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North East London NHS trusts deploy digital tool for PPE management

07/05/20

Mark Say Managing Editor

A group of healthcare trusts around north-east London have begun to use a digital tool to manage their supplies of personal protective equipment (PPE).

Doctor in PPE

It was developed by the estates team at the East London Health and Care Partnership (ELHCP) with digital public services consultancy FutureGov in response to the shortages of PPE caused by the coronavirus pandemic, and as an alternative to a time consuming system of using multiple spreadsheets.

The tool enables the trusts to collect information on stock levels through an app or on a computer, with just one account per hospital to prevent the appearance of conflicting updates. The site provides guidance on the information to be collected and an online form and feedback function.

Trust staff are able to view the information on submissions through a central dashboard, which also includes a prioritised view on which stock is at greater risk of running out.

Jack Dunmore, PPE lead at the estates team for the healthcare trusts, said: “Working collaboratively, we produced a quick digital solution for submissions and a web based dashboard, which helped make delivering patient care simpler and enabled important decisions to be made earlier than before.”

North East London NHS Foundation Trust began to use the tool about a month ago and it has now been picked up by all 11 trusts and GPs and community sites in the area.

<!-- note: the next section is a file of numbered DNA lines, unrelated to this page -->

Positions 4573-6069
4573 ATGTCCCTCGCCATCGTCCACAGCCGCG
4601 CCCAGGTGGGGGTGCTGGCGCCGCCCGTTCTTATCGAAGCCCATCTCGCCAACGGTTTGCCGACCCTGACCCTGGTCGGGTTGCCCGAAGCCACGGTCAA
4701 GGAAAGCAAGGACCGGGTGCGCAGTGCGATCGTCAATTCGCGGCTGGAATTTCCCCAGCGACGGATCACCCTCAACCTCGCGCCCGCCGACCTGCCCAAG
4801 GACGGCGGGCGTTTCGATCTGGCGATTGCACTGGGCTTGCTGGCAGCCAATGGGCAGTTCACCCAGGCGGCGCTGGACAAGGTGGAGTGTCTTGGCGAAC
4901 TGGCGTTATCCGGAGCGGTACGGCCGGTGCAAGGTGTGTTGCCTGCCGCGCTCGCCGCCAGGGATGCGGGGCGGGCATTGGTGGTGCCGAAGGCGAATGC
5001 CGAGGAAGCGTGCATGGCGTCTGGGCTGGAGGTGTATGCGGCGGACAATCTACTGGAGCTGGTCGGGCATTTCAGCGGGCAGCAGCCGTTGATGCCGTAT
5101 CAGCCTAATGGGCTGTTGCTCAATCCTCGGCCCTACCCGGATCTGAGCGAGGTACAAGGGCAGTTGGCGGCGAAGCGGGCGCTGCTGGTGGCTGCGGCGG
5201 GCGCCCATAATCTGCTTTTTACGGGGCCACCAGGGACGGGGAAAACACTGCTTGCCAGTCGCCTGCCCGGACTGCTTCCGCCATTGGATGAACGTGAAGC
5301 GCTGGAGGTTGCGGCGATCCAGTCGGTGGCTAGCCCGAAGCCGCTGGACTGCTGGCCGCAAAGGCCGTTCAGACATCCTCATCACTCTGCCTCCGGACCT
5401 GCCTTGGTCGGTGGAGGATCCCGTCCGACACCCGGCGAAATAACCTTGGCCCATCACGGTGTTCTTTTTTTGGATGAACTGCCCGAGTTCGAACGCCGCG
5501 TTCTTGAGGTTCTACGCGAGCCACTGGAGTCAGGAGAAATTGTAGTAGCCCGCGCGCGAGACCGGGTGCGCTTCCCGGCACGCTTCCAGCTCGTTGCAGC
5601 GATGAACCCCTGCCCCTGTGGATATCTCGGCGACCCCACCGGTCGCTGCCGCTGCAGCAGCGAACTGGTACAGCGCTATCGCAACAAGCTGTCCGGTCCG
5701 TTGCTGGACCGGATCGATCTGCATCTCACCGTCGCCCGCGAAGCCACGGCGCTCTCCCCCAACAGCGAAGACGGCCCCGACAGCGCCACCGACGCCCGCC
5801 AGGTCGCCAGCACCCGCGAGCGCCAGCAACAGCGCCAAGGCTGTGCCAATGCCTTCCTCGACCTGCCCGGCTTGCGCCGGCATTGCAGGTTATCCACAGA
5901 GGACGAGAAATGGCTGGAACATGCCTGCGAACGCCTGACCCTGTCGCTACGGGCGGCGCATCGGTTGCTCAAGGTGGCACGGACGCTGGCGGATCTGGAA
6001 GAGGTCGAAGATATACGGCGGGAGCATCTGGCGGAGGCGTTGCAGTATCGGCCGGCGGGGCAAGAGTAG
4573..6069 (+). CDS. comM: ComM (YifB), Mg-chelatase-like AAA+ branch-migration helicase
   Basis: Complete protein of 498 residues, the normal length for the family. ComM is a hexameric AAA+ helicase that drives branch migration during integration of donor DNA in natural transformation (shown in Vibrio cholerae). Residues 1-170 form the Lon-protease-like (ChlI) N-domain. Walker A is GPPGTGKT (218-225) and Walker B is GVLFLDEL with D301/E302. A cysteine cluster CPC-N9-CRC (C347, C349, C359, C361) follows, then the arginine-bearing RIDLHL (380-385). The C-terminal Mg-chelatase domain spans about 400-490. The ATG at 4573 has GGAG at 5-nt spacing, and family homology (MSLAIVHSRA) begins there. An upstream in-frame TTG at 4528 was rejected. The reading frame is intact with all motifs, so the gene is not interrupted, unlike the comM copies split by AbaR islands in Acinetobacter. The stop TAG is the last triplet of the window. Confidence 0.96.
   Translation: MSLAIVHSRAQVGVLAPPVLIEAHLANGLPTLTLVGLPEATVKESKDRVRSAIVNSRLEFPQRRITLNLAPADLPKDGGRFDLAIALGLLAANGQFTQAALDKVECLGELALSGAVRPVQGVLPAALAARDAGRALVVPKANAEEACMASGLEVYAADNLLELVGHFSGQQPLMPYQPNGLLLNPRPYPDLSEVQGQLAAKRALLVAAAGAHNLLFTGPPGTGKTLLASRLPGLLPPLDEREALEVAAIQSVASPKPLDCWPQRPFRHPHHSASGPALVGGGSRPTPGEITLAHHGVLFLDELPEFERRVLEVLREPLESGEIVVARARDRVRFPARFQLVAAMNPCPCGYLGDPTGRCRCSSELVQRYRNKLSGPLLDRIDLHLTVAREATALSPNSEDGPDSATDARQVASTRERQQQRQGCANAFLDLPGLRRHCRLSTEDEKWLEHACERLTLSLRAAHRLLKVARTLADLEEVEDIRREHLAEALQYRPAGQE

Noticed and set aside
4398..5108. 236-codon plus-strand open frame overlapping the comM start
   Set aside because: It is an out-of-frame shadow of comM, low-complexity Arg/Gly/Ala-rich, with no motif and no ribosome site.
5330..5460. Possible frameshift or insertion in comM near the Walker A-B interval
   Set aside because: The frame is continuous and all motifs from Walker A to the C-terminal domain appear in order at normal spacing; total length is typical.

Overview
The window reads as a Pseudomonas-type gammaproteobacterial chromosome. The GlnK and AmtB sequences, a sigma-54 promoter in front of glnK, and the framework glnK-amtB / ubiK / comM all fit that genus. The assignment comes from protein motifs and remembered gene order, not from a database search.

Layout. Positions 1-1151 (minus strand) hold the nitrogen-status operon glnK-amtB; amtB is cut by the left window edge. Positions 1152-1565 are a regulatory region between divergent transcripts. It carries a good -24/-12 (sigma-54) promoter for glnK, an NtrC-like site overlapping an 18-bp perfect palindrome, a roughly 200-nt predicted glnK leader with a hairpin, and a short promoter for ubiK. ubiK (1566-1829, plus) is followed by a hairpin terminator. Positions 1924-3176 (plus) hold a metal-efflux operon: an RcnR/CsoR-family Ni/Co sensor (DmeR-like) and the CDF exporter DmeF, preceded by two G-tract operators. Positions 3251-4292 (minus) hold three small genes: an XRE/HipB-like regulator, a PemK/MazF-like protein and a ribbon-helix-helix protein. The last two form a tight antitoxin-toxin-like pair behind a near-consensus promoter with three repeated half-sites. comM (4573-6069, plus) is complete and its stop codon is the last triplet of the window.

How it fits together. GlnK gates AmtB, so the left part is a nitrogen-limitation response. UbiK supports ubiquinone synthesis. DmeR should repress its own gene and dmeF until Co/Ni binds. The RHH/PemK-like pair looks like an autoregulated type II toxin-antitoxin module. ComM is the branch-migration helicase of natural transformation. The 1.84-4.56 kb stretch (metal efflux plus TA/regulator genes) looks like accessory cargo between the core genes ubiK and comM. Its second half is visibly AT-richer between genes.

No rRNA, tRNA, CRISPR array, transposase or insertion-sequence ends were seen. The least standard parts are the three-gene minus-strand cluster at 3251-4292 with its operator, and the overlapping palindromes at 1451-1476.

Time saver

FutureGov said the early impact has included a reduction in time spent on collecting and disseminating the data and improved data accuracy.

Carolyn Manuel-Barkin, the company’s health director, said that while it was a bespoke development the tool is available for other trusts to pick up and it is planning to open source the code.

“We have been having conversations with others in London, where the reporting requirements are effectively the same, and we’ve had some initial conversations at a national level” she said.

An alternative version of the tool has been developed for community care providers. It includes different request and reporting fields reflecting the needs for different types of PPE, and a function showing site location to help users understand where equipment may be available within their area.

Post-pandemic

Manuel-Barkin said the tool is expected to have a purpose when the coronavirus pandemic subsides.

“The need for PPE is expected to continue into the foreseeable future,” she said. “NHS organisations are now building PPE into their recovery and restoration plans to ensure they can best meet the needs of their staff.

“Acute trusts are now doing well at getting PPE, and the priority now is more about meeting the demand from primary and community care.”

Image from Guy's and St Thomas NHS Trust

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